:-------------------+------------+------------------:
| 239    3479  5    | 6   8  1   | 479   (4)   2479 |
| 12689  689   269  | 7   4  3   | 1589  1568  2569 |
| 168    4678  67   | 5   9  2   | 3     1468  467  |
:-------------------+------------+------------------:
| 35689  2     369  | 4   1  689 | 589   7     359  |
| 589    589   4    | 3   7  89  | 6     2     1    |
| 7      3689  1    | 2   5  689 | 489   348   349  |
'-------------------'------------'------------------'

Notice the (4) in r4c8. It's the only possibility left for that cell, i.e. a naked single. It's not obvious without pencil marks, though, but you can learn to spot them if you look for cells that are at a crossroads of lots of different solved digits. In this case the cell r4c8 sees a 3 in its box, 1568 in its row, and 279 in its column, which adds up to eight digits (12356789) that can't be placed in that cell. The digit 4 is the only possibility left, so it must be the answer.

In general, naked singles and naked subsets are much more difficult to find without pencil marks than their hidden counterparts (which don't really benefit from pencil marks at all; edit: unless filters are used). They can often be found more easily indirectly by spotting their hidden partner (especially hidden pairs are much easier to spot than naked singles). In this case that's not very easy either because the corresponding hidden subsets are large. The easiest way to find this and other naked singles is to add pencil marks for all candidates, or using a software solver that does it for you.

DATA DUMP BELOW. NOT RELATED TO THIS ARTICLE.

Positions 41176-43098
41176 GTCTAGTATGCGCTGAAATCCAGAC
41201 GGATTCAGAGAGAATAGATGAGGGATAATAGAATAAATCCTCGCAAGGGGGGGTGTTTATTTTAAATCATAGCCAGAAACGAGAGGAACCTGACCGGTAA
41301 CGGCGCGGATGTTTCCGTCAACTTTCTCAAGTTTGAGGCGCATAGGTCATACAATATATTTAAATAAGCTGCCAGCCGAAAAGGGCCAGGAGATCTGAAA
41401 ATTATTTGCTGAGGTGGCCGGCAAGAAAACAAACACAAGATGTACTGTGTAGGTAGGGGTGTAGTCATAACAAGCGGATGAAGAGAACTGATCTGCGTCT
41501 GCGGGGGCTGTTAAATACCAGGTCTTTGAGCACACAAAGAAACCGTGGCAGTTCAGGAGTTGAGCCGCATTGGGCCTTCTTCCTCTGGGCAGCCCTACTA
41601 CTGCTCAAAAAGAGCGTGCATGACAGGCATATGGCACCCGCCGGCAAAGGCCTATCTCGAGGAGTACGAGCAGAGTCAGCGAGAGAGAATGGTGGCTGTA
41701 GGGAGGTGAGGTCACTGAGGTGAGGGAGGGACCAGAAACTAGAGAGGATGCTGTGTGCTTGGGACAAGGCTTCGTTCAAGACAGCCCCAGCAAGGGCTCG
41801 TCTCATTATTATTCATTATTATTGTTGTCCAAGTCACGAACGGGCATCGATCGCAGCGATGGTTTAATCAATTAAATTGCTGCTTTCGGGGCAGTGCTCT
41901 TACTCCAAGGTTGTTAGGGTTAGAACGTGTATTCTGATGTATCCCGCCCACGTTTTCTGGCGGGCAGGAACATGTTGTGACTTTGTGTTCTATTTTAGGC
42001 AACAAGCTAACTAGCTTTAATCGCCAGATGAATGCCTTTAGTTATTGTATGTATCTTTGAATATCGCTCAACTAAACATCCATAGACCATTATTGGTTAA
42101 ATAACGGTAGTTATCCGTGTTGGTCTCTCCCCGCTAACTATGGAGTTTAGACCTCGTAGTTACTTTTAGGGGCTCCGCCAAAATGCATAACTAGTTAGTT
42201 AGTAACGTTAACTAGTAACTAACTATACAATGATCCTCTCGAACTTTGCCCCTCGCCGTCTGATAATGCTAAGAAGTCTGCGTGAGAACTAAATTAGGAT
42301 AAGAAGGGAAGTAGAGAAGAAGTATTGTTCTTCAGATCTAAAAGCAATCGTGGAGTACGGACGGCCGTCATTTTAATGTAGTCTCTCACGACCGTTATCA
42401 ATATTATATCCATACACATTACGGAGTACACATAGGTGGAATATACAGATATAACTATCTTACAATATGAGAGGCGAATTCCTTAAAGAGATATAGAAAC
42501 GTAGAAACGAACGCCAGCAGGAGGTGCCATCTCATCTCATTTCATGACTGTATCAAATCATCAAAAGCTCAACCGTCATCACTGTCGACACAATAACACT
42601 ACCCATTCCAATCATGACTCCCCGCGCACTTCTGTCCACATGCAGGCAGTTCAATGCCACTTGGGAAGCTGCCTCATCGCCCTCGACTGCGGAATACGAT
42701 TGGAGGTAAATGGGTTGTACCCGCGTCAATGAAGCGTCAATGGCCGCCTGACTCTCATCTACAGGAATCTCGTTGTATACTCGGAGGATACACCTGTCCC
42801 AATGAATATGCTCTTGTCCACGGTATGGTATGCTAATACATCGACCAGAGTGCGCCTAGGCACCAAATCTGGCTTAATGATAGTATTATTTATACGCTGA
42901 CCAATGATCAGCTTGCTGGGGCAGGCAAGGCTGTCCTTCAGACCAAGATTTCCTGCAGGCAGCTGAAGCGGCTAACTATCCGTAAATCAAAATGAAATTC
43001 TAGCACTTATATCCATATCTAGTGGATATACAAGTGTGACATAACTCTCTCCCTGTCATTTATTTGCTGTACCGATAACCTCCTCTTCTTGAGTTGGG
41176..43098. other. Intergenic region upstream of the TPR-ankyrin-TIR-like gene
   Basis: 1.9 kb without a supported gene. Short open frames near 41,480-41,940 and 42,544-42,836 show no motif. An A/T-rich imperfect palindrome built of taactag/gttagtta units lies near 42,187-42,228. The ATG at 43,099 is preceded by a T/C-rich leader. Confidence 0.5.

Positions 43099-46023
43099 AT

Thanks for the reply, I see the pencil marking can help a lot. But in the following case I found only 4 without pencil and after write all possibilities can not find the next step. I am not sure it is that difficult or just confused how to use properly this technique.

Code: Select all
.-------------------------.--------------------------.-----------------------------.
| 149          1248       12489 | 1567     3     4678    | 1589     1468    1589    |
| 1349           5              7    | 16        2        46    | 1489     1468    1389    |
| 6              134             14  | 8        15         9     | 7          134           2    |
:----------------------------------+--------------------------+---------------------------:
| 8               6              14    | 137        179       5   | 2         1347      1379 |
| 147          9              2124  | 1237         6     2378 | 148          5      1378 |
| 5             127                3   | 4           179     278 | 189       178           6  |
:----------------------------------+--------------------------+--------------------------: